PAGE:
Primary Sources and Standards
Working with primary sources builds a wide range of student skills, from reading complex texts to assessing the credibility of sources to conducting research. The teacher resources created and shared by the Library of Congress support primary source analysis practices that align with key concepts found in the most widely used educational standards.
Common Core State Standards
Primary sources from the Library’s collections offer myriad examples of complex informational text from diverse sources, including letters, diaries, newspapers, and America’s founding documents, as well as other formats such as maps, photographs, charts, and oral histories. Immersive explorations of these items support student learning and developing skills, including:
- Evaluating varied points of view,
- Analyzing how specific word choices shape meaning,
- Assessing the credibility of sources,
- Conducting research projects based on focused questions, and
- Gathering evidence from literary and informational texts to support a claim.
Using primary sources builds student skills related to generating meaningful questions, considering multiple perspectives, and evaluating sources. All of these are a natural fit for teachers working with social studies standards such as the NCSS C3 Framework, particularly in such areas as:
- Determining helpful sources in answering compelling and supporting questions,
- Describing how people’s perspectives shaped the historical sources they created, and
- Gathering relevant information from multiple sources while using the origin, structure, and context to guide the selection.
Primary source analysis provides opportunities for exploring concepts related to the nature of science and to science and engineering practices found in such frameworks as the Next Generation Science Standards. Examples include:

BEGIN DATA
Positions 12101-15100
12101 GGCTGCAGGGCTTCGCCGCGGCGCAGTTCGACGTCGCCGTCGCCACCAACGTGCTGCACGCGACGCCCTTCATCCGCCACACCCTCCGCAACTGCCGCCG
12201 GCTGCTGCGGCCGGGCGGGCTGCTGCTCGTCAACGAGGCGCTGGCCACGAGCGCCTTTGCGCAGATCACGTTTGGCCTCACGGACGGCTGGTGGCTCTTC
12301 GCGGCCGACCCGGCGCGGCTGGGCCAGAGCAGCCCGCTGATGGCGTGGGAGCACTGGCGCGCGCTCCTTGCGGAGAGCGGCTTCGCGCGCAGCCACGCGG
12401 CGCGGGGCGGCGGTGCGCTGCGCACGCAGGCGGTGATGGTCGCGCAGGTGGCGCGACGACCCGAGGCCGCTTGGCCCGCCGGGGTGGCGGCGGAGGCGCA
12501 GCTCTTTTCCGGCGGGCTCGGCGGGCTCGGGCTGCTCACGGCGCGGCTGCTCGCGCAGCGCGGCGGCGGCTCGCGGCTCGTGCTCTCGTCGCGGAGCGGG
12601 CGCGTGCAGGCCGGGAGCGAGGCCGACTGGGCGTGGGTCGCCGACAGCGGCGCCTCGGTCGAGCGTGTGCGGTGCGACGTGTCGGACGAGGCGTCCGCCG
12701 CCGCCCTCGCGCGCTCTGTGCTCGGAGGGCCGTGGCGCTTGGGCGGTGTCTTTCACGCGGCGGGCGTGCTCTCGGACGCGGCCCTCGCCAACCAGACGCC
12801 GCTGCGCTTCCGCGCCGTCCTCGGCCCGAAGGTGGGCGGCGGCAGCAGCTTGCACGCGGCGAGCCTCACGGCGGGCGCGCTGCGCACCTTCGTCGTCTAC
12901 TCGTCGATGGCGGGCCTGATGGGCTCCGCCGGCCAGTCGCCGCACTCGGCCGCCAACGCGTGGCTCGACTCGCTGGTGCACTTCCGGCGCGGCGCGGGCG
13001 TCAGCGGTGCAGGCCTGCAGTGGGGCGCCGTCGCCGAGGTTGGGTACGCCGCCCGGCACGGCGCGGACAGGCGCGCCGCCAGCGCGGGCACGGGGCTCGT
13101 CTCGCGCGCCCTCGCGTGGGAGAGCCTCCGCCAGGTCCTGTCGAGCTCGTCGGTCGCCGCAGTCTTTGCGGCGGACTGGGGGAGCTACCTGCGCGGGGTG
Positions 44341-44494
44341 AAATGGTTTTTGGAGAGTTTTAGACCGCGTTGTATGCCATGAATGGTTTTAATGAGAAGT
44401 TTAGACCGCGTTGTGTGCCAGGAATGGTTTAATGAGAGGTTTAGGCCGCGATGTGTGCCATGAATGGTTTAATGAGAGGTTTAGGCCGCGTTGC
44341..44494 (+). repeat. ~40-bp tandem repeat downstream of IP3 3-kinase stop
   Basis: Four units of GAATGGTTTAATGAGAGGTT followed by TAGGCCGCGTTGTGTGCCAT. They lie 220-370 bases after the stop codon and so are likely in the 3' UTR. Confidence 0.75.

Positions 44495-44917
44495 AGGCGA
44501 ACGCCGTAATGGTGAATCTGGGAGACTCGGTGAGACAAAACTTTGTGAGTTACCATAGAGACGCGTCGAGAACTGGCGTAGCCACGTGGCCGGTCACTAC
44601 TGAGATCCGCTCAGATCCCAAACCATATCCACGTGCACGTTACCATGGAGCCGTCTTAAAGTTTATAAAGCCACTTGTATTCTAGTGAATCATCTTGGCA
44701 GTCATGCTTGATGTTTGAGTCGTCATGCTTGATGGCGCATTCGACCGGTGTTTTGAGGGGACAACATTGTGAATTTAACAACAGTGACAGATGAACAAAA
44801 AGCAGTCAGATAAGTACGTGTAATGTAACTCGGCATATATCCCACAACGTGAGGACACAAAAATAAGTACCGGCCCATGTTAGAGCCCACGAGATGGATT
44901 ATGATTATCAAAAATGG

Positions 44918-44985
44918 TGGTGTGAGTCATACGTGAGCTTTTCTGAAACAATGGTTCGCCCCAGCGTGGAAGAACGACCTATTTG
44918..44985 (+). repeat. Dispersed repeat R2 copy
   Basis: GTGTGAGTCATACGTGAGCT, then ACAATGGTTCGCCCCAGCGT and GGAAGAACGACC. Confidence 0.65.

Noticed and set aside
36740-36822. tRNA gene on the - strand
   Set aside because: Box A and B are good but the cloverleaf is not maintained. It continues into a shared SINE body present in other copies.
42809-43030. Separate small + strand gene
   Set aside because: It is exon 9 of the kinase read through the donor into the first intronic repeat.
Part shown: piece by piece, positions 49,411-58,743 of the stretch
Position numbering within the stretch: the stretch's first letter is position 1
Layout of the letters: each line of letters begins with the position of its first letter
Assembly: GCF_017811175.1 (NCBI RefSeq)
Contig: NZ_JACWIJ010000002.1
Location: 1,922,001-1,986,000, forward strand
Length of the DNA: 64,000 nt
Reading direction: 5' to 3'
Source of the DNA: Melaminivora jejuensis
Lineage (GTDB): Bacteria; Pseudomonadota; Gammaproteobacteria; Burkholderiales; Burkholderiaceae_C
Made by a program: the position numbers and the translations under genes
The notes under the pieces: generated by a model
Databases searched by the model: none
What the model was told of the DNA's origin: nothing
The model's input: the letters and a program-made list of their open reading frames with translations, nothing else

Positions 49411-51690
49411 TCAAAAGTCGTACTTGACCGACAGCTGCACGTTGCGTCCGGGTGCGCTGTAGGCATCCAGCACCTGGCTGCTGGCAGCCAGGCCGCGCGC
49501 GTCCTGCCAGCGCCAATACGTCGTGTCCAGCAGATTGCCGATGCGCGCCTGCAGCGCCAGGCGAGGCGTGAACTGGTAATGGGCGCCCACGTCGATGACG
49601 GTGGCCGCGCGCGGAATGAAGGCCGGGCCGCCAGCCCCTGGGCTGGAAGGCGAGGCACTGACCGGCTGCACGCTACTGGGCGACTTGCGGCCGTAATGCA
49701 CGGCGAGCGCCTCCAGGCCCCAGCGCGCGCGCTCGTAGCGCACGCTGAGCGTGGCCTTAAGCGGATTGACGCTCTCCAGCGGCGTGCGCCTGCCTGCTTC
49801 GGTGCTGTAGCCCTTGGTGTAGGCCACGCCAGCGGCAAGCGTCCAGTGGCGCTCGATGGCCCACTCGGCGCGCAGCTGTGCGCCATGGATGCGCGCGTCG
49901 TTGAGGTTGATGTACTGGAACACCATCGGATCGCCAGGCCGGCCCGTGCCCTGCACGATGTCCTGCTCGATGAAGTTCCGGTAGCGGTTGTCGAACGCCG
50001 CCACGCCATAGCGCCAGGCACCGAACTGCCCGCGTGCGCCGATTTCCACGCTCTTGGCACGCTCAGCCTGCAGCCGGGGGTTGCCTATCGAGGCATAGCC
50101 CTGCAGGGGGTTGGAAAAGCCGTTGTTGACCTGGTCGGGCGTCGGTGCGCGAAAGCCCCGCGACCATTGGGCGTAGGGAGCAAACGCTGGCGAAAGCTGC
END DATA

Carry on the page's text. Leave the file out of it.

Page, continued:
- How ideas evolve over time, in light of new evidence,
- How science and engineering is performed by human beings in social contexts, and
- How science and engineering solutions respond to and impact actual societal needs.
The use of primary sources also provides the opportunity to extend a study of cross cutting concepts to multiple disciplines.
Finally, the Library of Congress primary source analysis pedagogy also aligns well with the 5E Instructional Model.
Library of Congress primary sources are a natural fit to support skills taught in school libraries, such as:
- Inquire: gather evidence and make real-world connections;
- Include: various points of view and perspectives;
- Explore: spark curiosity and reflect to identify possible misconceptions; and
- Engage: evaluate information for accuracy and place it in historical and cultural context.
Whether students curate their own resources or research from pre-curated sets, helping students analyze primary sources can guide them toward higher-order thinking and better critical thinking and analysis skills.
Primary source analysis provides opportunities for meeting the 2014 National Music Standards, particularly in such Responding areas as:
- Analyze - Analyze how the structure and context of varied musical works inform the response.
- Interpret - Support interpretations of musical works that reflect creators’/performers’ expressive intent
- Evaluate - Support evaluations of musical works and performances based on analysis, interpretation, and established criteria.
As a Library of Congress Consortium partner, the National Association for Music Education (NAfME) external linkhas developed curriculum aligning to help music teachers connect Library of Congress digitized resources to these standards.